The point is: We really don’t know, the same way we don’t know, exactly, why Jackie Sharp decided to sleep with Remy. (It can’t be as easy as “Jackie drank too much and Remy looks hot without a shirt on,” although those factors should not be underestimated.) Jackie’s probably playing a long game of some kind, too, and the fact that we can’t entirely determine the nature of it yet is the kind of thing that makes House of Cards fun to watch and, as it happens, much more fun to watch right now when the women are taking center stage. I’m also far, far more intrigued by what’s happening with Rachel — who used her feminine wiles to assert her own sense of power over Doug  — than I am by anything that involves Raymond Tusk.

But since I mentioned his name: It was interesting to see how Raymond changed his demeanor when he exited his kitchen argument with Frank and bumped into Claire. He softened, turned polite, and toned down the charged rhetoric he’d just lobbed at Frank in the other room moments before. When the House of Cards men are around other men, everything is on the table, out in the open, dripping in testosterone and cliché. But when the women deal with things, they traffic in subtlety and keep us guessing. And when a show actively begs its audience to binge-watch it, its chief objective should be exactly that: to keep us guessing.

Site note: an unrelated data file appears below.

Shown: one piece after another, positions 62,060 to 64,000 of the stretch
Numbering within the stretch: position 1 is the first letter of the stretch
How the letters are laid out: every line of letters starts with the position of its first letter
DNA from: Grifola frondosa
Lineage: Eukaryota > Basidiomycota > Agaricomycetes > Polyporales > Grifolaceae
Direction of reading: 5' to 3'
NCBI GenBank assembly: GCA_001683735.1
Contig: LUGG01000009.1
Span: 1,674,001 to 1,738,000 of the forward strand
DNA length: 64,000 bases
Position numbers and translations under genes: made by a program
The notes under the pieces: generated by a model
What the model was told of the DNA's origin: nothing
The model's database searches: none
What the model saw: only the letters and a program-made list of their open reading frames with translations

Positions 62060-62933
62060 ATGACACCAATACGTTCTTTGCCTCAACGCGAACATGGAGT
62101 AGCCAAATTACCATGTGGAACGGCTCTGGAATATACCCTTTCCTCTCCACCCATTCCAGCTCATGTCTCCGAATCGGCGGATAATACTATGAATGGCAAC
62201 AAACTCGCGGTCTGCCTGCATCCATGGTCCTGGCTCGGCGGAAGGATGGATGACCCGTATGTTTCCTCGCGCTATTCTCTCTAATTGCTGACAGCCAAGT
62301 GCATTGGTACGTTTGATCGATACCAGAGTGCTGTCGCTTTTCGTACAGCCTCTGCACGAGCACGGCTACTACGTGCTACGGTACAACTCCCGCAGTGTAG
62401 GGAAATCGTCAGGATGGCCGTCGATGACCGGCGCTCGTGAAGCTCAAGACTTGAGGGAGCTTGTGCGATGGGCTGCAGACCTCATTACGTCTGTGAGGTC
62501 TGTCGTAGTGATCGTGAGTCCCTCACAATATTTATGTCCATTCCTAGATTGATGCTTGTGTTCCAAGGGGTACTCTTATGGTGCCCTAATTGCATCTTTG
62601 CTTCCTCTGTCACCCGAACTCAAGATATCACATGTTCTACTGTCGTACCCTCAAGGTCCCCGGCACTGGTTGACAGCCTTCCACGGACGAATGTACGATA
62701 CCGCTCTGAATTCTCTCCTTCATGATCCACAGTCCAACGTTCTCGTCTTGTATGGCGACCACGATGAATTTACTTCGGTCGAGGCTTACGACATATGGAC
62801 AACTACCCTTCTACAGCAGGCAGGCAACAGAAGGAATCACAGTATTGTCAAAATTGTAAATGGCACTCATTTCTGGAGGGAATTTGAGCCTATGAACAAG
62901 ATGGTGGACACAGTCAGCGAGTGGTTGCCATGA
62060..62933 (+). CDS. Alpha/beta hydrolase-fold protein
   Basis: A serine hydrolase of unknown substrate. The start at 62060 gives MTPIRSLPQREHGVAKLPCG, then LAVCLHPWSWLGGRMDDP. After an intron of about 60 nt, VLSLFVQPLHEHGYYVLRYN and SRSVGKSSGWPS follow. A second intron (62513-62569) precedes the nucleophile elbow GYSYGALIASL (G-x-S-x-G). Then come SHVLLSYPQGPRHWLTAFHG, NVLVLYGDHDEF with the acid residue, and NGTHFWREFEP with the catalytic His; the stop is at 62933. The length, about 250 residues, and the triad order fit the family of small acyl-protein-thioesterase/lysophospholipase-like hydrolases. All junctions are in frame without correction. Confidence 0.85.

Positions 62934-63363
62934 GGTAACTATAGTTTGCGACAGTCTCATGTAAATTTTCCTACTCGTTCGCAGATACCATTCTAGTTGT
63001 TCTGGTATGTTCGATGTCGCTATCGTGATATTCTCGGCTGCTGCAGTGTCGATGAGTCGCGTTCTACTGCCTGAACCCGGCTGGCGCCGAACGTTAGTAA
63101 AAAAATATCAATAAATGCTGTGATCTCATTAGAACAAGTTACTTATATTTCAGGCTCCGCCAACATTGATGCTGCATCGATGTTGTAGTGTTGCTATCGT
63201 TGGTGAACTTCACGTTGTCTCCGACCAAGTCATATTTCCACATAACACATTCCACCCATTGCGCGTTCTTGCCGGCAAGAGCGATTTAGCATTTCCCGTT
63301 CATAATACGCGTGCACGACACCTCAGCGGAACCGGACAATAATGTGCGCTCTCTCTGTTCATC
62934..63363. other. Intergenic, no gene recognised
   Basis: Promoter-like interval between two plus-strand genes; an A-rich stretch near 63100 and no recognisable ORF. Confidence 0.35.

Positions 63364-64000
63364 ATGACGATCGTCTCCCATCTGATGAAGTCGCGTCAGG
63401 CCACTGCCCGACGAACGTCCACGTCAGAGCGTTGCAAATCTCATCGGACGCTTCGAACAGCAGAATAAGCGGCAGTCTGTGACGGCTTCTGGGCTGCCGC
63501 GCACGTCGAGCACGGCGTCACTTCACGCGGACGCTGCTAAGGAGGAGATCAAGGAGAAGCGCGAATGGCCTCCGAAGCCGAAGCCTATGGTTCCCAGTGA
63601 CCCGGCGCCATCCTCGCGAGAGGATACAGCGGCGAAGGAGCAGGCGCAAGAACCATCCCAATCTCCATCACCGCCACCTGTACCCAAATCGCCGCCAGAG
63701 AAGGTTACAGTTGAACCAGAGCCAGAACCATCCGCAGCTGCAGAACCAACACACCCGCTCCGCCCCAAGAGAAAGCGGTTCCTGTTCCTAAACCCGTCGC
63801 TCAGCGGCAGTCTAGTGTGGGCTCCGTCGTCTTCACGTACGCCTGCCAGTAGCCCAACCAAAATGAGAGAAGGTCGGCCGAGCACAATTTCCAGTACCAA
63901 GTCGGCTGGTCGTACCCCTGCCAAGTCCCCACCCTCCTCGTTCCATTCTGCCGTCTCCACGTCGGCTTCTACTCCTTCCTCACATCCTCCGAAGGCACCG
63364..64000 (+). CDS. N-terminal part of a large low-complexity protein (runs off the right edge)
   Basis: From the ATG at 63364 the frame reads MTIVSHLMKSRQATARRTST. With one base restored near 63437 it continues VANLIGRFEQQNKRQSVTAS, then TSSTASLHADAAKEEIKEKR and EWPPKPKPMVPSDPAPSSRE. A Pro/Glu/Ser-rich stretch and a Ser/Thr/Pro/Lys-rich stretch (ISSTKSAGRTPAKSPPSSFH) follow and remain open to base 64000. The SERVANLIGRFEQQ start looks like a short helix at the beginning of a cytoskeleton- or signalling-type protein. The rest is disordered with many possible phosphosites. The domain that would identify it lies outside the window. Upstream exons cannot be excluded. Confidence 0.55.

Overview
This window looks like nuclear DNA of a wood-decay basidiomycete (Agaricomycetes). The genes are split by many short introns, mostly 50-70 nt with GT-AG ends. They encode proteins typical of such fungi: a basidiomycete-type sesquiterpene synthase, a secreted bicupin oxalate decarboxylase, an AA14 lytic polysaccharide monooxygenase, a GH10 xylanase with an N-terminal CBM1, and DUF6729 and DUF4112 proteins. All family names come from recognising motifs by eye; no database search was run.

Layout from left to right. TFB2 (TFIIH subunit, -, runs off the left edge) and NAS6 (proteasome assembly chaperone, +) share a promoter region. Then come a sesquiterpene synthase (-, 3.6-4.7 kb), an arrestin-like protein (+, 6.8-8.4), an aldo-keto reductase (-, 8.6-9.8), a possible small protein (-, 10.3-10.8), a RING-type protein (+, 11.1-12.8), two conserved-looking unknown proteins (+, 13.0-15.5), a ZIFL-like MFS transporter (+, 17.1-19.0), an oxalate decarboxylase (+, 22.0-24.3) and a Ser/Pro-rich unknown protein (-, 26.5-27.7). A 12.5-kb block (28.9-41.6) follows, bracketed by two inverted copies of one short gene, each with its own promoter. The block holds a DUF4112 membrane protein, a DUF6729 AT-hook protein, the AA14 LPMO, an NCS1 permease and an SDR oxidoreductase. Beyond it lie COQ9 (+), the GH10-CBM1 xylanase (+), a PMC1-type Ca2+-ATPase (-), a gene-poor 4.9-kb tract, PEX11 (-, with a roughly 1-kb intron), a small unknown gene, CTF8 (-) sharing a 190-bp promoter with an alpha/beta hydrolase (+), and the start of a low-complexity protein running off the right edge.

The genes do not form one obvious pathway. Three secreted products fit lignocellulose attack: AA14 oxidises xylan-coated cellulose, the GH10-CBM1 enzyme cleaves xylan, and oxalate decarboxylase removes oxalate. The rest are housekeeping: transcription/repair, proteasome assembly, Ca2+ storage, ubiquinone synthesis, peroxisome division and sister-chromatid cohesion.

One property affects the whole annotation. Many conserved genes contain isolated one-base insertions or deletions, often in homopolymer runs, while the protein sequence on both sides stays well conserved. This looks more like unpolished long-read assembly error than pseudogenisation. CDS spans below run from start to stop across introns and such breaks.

Photo: Nathaniel E. Bell/Netflix